Hand and Wrist

The hand and wrist comprises of several small joints, and therefore this area can have several different injury presentations. Most hand and wrist problems arise either due to trauma such as falling on an outstretched hand or a repetitive strain, like typing.

Your GP, Advanced Practitioner or Physiotherapist might have given you a diagnosis already, and directed you here.

Below you will find some of the more common presentations of hand and wrist injuries.

Whether you are undergoing treatment, or waiting to be seen, you might find some helpful resources below to get you started on your journey to improving your hand and wrist pain.

If you would like a more in depth understanding of the anatomy of the hand or wrist, visit AnatomyZone – Your Guide to Human Anatomy and search ‘hand’ or ‘wrist’.

Accordion

What are they?

Mostly caused by falling onto an outstretched hand, or excessive force on the fingers – leading to tendon or ligament ruptures. The leaflets below give specific information on common acute hand and wrist injuries.

Will a scan help?

Yes, X-Rays where fractures are suspected. Ultrasound and MRI for confirming soft tissue ruptures.

What are the pathways?

  1. Immobilisation in a cast or brace to allow healing then Physiotherapy for return to function
  2. Surgery for fixation of bones or repair of tendons then Physiotherapy

Self help and resources

What is it?

A very common hand and wrist complaint. The carpal tunnel in the wrist can become pressurised and compresses the median nerve. Characterised by tingling in the thumb, index and middle fingers for most, and often experienced at night. Occasionally the whole hand is affected.

Will a scan help?

Most CTS diagnoses are made clinically, with the help of the below CTS scoring questionnaire. Nerve conduction studies may be useful to differentiate between other sources of hand symptoms.

What are the pathways?

  • Patients with mild to moderate CTS are advised to wear night splints for 12 weeks before referral to MSK (ask your GP for one, or search for ‘CTS splint’ online, example below)
Carpal Tunnel Syndrome night splint

Carpal Tunnel Syndrome night splint

  • Hand/nerve exercises can be found below
  • A single Injection of corticosteroid can be useful if the above does not help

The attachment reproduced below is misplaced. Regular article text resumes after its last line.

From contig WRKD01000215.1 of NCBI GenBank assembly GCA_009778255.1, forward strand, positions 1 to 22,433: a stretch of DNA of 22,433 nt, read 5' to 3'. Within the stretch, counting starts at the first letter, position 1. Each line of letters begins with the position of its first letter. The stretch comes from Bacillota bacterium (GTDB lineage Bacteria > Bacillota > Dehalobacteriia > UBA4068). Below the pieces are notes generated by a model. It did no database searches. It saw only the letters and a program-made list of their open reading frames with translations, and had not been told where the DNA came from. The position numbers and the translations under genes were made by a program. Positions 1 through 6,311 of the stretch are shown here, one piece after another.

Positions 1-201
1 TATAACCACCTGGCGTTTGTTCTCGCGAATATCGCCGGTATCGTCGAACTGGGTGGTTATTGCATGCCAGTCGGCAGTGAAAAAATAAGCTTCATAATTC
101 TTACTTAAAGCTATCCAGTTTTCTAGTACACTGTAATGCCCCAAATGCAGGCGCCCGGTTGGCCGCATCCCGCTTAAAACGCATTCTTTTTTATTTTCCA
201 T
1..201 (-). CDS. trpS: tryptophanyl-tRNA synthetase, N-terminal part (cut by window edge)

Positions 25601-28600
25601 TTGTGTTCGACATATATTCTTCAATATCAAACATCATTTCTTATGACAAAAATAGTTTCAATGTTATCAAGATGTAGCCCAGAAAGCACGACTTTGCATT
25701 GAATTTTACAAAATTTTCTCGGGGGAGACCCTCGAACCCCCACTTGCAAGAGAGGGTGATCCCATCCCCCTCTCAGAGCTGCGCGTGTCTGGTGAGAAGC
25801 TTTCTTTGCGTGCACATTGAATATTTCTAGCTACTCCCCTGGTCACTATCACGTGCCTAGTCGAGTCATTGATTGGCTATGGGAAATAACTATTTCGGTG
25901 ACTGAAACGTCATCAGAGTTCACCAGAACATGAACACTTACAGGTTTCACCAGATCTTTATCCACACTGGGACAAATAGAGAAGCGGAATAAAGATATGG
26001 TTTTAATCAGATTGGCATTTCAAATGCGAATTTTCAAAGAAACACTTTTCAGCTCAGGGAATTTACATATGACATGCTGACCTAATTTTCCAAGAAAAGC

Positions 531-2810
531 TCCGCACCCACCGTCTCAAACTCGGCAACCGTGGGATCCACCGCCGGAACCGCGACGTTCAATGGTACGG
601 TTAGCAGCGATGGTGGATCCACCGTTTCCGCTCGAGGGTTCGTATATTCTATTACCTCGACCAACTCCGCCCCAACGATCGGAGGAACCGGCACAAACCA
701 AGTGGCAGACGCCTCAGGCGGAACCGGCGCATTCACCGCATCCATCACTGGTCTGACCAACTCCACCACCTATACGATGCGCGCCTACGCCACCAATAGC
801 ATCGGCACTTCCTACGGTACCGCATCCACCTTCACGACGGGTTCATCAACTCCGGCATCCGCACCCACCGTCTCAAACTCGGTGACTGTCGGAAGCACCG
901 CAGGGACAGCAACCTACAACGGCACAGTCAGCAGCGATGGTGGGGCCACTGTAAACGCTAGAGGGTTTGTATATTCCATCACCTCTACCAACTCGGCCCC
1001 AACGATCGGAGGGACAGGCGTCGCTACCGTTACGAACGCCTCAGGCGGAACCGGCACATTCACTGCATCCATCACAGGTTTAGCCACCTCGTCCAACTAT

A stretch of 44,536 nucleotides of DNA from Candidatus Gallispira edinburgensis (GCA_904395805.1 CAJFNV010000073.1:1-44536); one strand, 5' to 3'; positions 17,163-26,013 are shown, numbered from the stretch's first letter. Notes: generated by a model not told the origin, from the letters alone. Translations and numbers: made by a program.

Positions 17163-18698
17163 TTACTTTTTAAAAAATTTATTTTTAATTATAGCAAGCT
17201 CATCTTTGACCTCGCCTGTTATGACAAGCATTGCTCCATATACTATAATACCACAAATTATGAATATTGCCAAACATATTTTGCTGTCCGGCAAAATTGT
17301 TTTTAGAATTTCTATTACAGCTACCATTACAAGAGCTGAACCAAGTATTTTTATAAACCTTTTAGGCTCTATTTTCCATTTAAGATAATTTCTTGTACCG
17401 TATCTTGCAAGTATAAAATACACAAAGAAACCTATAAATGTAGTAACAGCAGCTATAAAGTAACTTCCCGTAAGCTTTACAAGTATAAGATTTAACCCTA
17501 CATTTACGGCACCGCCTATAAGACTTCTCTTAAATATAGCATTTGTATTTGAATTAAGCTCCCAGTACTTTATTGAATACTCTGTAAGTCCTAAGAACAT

• Finally, surgery has also shown to be successful for more persistent or severe cases – decompressing the carpal tunnel

Self help and resources

What is it?

De Quervain’s is a painful condition that affects tendons where they run through a tunnel on the thumb side of the wrist. Commonly can affect new mums, and is generally aggravated by use of the hand at home, work or in the garden.

Will a scan help?

Not routinely. The diagnosis is made by the clinician.

What are the pathways?

  1. Physiotherapy can advise on modifying activities and using a thumb/wrist support
  2. Injections relieve pain in up to 70% of occasions
  3. Less commonly, surgical decompression of the tendon tunnel may be offered

Self help and resources

Accordion

What is it?

Dupuytren’s contracture (also referred to as Dupuytren’s disease) is a common condition that usually arises in middle age or later and is more common in men than women. Firm nodules appear in the fascia just beneath the skin of the palm of the hand, and in some cases they extend to form cords that can prevent the finger straightening completely.

Will a scan help?

Not routinely. The diagnosis is made by the clinician.

What are the pathways?

  1. Self-manage – after your diagnosis, you may wish to continue until it becomes more of an impact to you
  2. Surgery – fasciectomy is considered when contractures are >30 degrees or impairing function
  3. Physiotherapy will guide further splinting and scar management after surgery.

Self help and resources

What is it?

The joint at the base of the thumb, between the 1st metacarpal and trapezium bone, often becomes arthritic as people get older. Arthritis of the basal joint of the thumb is common in women and rather less common in men.

Will a scan help?

Yes, but a clinical diagnosis can also be made (by physical examination). X-rays show it is present in about 25% of women over the age of 55, but many people with arthritis of this joint have no significant pain.

What are the pathways?

  1. Physiotherapy – thumb supports and adaptive equipment place less pressure through the joint, and exercises can improve function and reduce pain
  2. Steroid injections can relieve pain for short to medium term
  3. A “Trapeziectomy” is the surgical option when other options have failed

Self help and resources

 

What is it?

Trigger finger is a painful condition in which a finger or thumb clicks or locks as it is bent towards the palm. Thickening of a tendon tunnel or formation of a tendon nodule leads to the tendon then catching in the tunnel mouth – creating the triggering.

Will a scan help?

Not routinely. The diagnosis is made by the clinician.

What are the pathways?

  1. A small finger or thumb or thumb splint at night keeps the nodule in the tunnel and can prevent sleep disturbance and morning symptoms
  2. Steroid injections are successful for pain and triggering in the majority of cases
  3. Release of the tendon tunnel with a needle (percutaneous) or via a small incision (surgical) is the final option, or if injection is unsuccessful or inappropriate

Self help and resources